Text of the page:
at night, and were hidden in 'safe houses', barns, and haylofts in the day.
Thousands of antislavery campaigners, both black and white, risked their
lives to operate the railway, and it operate d for many years before and
during the Civil War.

Why are primary colors called primary?

Answer: The colors red, blue, and green are called primary because by
mixing just these three colors you can create all the colors in the
spectrum. Most of the colors that you see are mixtures of two or more
colors. The word "primary" is an adjective used to describe anything that
occurs first, or is most important. It makes sense that we call these colors
primary, since all other colors come from them!

Why are there different money systems in the different countries?

Answer: When countries are formed, most prefer to form their own
monetary system so that their economy is not dependent on the strength or
weakness of some other country's economy. Not all countries have done this,
though. The Argentine peso has been linked to the American dollar, and
several South American countries have been considering adopting the American
dollar as their own currency, as a way to introduce economic stability.
Another example of the consolidation of currencies for the purpose of
economic stability (and lower costs for international trading) is the
European Union's euro.


Why is the American flag called "Old Glory"?

Answer: Captain Stephen Driver of Salem, Massachusetts, first used the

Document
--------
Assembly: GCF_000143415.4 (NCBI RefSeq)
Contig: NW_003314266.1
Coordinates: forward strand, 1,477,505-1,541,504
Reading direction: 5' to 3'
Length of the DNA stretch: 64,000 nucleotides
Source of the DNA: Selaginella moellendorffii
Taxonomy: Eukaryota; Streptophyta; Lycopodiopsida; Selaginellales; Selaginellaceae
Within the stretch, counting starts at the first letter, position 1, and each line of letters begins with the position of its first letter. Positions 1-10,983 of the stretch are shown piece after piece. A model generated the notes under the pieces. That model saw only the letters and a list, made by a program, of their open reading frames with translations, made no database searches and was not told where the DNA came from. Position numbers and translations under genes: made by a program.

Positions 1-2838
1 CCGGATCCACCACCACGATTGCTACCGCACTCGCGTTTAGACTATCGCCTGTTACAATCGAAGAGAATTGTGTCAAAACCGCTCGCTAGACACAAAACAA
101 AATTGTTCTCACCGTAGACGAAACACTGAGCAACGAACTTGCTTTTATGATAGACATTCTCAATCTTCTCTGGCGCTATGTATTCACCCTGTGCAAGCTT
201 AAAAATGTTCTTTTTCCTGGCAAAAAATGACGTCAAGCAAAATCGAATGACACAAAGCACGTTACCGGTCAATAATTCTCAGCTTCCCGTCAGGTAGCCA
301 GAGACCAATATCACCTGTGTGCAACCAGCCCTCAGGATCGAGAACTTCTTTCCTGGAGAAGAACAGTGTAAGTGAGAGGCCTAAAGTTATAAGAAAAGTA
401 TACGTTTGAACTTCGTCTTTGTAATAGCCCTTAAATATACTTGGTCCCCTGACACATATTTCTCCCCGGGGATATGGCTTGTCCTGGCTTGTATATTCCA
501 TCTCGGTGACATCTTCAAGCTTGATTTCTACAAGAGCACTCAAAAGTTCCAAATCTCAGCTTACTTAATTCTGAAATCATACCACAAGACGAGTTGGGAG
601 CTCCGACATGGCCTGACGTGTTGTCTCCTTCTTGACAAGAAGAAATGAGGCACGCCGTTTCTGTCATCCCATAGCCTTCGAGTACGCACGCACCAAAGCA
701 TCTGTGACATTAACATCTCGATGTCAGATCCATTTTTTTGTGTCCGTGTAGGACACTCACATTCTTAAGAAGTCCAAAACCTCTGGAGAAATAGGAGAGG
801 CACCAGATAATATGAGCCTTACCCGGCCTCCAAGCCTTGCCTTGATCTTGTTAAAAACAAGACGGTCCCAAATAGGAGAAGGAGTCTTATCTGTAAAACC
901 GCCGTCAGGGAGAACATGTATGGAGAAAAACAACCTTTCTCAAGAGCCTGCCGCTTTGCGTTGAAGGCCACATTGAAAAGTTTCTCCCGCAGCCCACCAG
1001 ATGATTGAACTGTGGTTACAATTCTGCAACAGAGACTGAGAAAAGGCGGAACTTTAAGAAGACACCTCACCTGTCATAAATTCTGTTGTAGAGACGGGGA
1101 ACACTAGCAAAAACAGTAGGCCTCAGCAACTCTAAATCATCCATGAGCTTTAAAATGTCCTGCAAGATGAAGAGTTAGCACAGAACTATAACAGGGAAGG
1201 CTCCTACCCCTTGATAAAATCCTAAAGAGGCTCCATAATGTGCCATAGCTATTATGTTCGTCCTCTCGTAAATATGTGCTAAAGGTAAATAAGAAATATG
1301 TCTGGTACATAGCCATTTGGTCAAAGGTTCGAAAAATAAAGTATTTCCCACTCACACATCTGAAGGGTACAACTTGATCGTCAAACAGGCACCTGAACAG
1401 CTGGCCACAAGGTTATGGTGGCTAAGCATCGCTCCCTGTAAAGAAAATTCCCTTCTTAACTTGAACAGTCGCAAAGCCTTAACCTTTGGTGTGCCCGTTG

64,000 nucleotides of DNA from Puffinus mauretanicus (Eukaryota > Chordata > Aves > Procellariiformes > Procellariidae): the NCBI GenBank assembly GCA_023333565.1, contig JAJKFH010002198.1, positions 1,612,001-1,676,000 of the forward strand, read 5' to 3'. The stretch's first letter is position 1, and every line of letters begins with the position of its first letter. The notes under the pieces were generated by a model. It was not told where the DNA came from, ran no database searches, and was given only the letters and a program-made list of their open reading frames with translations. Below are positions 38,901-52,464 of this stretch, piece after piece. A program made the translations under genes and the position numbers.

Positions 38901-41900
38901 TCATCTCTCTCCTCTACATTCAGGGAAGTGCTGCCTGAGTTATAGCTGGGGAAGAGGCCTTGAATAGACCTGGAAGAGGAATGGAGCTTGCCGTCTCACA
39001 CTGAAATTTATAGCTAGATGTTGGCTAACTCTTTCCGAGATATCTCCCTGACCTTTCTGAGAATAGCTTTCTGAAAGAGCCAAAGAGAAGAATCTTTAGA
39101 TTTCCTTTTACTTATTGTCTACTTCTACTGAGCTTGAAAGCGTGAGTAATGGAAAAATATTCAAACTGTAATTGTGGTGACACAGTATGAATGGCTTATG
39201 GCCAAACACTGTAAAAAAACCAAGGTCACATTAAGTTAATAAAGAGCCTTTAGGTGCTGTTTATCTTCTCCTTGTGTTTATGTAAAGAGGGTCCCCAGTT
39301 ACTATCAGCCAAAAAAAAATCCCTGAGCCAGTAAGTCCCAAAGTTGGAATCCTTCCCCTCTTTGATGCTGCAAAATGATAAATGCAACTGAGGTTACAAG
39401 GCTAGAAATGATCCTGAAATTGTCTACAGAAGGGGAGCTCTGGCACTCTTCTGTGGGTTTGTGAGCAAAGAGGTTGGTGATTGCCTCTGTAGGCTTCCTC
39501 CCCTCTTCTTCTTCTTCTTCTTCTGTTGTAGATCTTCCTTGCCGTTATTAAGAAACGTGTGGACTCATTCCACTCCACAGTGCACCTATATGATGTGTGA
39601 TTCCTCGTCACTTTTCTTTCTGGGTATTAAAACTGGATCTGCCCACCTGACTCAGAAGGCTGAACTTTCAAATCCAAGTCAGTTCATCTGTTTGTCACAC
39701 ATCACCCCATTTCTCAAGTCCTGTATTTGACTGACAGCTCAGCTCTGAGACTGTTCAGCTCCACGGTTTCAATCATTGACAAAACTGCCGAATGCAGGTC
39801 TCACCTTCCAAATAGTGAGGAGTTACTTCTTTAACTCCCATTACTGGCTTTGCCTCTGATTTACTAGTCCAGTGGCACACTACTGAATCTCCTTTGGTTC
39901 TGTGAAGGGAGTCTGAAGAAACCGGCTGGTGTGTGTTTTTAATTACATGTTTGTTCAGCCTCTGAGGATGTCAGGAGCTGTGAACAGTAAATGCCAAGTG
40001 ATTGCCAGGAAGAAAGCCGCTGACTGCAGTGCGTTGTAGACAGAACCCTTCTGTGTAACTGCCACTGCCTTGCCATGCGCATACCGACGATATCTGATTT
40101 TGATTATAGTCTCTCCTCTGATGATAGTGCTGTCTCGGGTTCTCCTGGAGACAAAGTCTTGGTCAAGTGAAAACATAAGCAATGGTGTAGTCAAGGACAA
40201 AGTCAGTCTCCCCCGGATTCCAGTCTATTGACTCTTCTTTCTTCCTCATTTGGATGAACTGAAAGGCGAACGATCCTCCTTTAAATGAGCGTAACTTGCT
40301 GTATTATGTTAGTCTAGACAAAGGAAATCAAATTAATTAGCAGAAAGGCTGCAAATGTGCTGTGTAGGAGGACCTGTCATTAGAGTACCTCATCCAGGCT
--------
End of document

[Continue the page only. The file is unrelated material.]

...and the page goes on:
words "Old Glory" about the American flag. In 1831, as he was leaving on his
ship, friends gave him a beautiful new American flag. When it was unfurled
in the ocean breeze, Captain Driver exclaimed, "Old Glory!" and that flag
itself became known as Old Glory. In 1837, Captain Driver retired to
Tennessee, and when that state seceded from the Union in the Civil War,
rebels tried to find and destroy the Old Glory flag. Luckily, the Captain
hid Old Glory inside the seams of his bed quilt, so the rebels never found
it! In 1862, Captain Driver raised Old Glory over the state capitol to
celebrate the Union's triumph, and ever since, people have called the
American flag "Old Glory."

When was the first-ever movie made?

Answer: The world's very first moving picture was filmed in 1888. A
Frenchman named Louis-Augustin Le Prince, who lived in England, created a
movie camera and made a three-second film of the horse-and-buggy traffic on
a busy road. He had a patent for his machine, but he only showed the film to
a few people, so the public didn't know about it for years. In 1894, Thomas
Edison invented the Kinetoscope, which showed motion pictures inside a
peep-show type of cabinet. A Kinetoscope parlor opened in New York that year
and showed movies of stage and circus acts.

Who invented the Internet?

Answer: As it turns out, there is no one inventor of the Internet. The
Internet was created in the 1960s as a huge network linking big university
and government computers. The science behind the Internet was invented
during the Cold War, when the United States was in competition against
Russia for weapons and technology. So the Internet is actually pretty
old--around forty years. In fact, email has been around since 1972! But it
wasn't until 1989 that Tim Berners-Lee, a scientist at the European
Laboratory for Particle Physics in Geneva, proposed the World Wide Web,
which is what you're reading this article on now.